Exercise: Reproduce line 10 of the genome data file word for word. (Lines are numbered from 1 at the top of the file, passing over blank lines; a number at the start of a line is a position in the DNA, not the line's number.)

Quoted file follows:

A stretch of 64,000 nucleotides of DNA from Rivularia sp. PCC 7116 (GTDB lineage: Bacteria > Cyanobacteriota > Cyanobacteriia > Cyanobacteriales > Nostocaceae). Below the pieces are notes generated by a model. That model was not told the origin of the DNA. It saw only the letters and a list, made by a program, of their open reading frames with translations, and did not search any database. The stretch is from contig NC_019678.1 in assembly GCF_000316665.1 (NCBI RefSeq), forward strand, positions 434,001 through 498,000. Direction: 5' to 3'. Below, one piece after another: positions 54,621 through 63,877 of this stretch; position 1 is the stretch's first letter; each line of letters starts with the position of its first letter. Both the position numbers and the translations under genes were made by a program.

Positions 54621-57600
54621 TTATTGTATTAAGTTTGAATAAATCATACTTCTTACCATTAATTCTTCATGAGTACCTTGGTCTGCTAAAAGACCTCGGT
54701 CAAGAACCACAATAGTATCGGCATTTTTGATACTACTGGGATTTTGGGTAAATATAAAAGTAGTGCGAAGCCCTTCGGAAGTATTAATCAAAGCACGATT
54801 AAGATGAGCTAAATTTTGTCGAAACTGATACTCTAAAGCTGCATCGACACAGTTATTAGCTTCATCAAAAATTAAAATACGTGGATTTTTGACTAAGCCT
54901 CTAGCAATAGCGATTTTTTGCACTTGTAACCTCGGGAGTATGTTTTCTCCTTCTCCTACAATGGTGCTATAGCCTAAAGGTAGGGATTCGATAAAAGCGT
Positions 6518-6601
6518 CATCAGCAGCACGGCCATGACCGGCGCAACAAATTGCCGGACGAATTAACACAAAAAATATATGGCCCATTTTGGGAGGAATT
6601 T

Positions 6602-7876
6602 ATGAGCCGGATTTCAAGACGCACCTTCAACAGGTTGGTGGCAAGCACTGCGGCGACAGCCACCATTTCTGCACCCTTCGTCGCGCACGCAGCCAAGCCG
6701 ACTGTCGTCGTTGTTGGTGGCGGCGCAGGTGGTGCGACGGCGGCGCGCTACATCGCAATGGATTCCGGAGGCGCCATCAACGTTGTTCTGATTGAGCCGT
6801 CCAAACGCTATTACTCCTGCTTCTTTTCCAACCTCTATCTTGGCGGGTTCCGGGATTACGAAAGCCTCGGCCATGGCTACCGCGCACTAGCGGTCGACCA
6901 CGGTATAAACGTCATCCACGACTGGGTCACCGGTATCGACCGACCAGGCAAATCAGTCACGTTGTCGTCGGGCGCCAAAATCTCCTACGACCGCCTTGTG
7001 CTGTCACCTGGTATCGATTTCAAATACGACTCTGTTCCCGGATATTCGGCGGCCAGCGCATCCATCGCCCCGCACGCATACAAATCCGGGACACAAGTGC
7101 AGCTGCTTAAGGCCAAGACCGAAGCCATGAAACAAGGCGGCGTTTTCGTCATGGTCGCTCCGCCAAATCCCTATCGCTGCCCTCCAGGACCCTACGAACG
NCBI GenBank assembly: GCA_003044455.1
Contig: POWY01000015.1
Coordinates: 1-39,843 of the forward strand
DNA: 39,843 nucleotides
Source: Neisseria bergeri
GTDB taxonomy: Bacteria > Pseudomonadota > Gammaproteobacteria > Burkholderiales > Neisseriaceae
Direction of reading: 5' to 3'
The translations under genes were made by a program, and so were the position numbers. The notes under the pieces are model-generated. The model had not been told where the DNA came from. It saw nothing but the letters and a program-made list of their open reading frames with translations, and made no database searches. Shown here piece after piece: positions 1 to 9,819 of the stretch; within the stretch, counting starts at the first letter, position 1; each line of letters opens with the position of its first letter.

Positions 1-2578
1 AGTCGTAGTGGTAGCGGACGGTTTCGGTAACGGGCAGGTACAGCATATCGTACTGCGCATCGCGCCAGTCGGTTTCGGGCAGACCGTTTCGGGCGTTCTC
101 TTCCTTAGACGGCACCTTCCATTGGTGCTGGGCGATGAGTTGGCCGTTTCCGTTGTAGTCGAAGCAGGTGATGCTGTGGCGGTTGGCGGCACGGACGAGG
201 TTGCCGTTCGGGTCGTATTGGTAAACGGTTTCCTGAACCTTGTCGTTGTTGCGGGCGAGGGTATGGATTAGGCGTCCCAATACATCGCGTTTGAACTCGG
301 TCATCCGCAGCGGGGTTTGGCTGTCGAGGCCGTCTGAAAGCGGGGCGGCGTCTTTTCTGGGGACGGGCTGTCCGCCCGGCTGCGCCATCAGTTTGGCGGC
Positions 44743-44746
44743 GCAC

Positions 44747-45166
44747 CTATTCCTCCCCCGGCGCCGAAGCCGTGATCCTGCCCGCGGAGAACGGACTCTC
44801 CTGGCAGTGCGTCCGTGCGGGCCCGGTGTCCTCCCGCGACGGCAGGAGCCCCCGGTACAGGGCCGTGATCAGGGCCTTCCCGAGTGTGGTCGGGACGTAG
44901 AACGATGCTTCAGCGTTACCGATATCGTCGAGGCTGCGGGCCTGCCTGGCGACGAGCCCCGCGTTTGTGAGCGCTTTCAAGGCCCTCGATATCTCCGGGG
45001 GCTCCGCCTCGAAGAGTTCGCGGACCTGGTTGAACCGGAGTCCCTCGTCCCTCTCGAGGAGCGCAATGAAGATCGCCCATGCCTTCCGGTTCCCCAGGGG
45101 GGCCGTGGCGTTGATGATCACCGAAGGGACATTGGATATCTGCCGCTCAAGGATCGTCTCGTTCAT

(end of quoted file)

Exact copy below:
Positions 6602-7876